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Banished From The Queen’s English

Banished From
The Queen’s English

At the start of the year, Lake Superior State University issued its 33rd annual list of words or phrases banished from the Queen’s English for misuse, overuse and uselessness. Out of 2,000 nominations proposed by word-watchers across the country, 19 made the final list, which was selected by a university committee in December. The nominations included pet peeves from everyday speech, education, the news, technology, advertising, politics, sports and more. Here are some that made the cut. More can be found at

PERFECT STORM — “Overused by the pundits on evening TV shows to mean just about any coincidence.”

ORGANIC — Overused and misused to describe not only food, but computer products or human behavior, and often used when describing something as “natural.”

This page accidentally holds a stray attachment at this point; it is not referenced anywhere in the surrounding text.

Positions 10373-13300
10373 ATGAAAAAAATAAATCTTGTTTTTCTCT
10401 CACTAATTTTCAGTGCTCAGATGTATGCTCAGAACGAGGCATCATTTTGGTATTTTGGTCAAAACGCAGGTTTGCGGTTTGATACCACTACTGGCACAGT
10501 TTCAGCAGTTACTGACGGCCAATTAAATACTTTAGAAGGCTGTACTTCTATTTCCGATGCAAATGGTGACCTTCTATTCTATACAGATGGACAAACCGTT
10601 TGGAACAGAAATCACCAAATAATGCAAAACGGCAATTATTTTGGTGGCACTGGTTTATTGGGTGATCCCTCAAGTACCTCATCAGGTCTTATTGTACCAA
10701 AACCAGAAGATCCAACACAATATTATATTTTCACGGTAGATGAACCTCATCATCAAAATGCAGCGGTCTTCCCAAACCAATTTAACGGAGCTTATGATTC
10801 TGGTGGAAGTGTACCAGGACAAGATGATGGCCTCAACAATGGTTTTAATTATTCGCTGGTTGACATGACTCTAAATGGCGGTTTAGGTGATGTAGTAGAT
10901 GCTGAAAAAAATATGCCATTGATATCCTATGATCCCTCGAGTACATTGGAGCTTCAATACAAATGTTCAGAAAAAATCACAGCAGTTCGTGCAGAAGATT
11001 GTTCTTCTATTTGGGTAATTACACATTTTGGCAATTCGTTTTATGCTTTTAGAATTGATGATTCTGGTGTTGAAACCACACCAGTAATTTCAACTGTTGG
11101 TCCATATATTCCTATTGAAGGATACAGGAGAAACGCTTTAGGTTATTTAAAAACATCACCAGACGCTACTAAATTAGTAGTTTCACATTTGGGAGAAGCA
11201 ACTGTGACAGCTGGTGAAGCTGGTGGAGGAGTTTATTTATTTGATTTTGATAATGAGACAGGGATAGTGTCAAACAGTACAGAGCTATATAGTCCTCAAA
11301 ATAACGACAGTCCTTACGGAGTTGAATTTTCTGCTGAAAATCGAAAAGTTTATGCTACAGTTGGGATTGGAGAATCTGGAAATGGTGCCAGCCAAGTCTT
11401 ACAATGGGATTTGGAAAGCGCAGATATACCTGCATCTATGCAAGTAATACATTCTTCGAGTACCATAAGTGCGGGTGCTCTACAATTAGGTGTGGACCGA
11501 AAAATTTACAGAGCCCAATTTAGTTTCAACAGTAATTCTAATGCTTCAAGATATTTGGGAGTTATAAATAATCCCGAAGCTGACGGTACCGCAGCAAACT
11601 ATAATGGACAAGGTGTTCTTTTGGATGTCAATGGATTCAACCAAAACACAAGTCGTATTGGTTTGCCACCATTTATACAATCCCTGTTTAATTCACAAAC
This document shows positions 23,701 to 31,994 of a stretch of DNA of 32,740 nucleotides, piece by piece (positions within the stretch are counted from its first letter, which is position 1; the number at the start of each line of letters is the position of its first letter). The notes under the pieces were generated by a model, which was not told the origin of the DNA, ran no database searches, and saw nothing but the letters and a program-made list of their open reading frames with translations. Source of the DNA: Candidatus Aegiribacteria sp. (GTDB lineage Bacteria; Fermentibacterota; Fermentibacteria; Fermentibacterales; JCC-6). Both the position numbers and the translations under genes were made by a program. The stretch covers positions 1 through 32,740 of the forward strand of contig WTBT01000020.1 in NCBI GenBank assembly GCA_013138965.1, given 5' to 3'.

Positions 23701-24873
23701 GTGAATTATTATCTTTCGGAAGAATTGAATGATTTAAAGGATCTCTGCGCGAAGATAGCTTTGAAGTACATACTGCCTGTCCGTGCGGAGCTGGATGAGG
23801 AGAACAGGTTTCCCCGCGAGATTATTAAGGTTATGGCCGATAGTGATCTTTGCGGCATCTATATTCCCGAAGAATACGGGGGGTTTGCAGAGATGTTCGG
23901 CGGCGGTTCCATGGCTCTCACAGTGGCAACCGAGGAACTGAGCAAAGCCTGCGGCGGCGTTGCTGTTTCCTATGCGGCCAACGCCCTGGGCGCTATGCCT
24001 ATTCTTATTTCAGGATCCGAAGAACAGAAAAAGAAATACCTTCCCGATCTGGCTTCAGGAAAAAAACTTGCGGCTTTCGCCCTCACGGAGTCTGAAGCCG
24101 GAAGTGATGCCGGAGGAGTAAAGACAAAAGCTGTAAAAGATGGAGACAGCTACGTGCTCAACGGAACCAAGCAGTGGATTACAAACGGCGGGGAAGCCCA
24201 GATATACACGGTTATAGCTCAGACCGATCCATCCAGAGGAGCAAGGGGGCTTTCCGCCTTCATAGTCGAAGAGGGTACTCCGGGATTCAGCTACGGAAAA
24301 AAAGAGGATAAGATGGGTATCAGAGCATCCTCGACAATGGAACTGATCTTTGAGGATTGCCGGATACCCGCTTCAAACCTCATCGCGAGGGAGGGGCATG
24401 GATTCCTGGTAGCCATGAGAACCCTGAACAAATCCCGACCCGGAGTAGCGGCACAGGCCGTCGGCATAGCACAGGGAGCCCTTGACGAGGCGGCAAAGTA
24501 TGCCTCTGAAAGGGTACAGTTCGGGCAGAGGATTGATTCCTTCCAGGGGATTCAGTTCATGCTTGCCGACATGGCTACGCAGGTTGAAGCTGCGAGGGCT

POST 9/11 — “‘Our post-9/11 world,’ is used now and probably used more than AD, BC or Y2K time references. You’d think the United States didn’t have jet fighters, nuclear bombs and secret agents, let alone electricity, ‘pre-9/11.’”

SURGE — “‘Surge’ has become a reference to a military build-up. Give me the old days, when it referenced storms and electrical power.”

BLACK FRIDAY — “The day after Thanksgiving that retailers use to keep themselves out of the ‘red’ for the year. (And then followed by “Cyber Monday.”) This is counter to the start of the Great Depression’s use of the term ‘Black Tuesday,’ which signaled the crash of the stock market that sent the economy into a tailspin.”

BACK IN THE DAY — “Back in the day, we used ‘back-in-the-day’ to mean something really historical. Now you hear ridiculous statements such as ‘Back in the day, people used blackberries without blue tooth.’”

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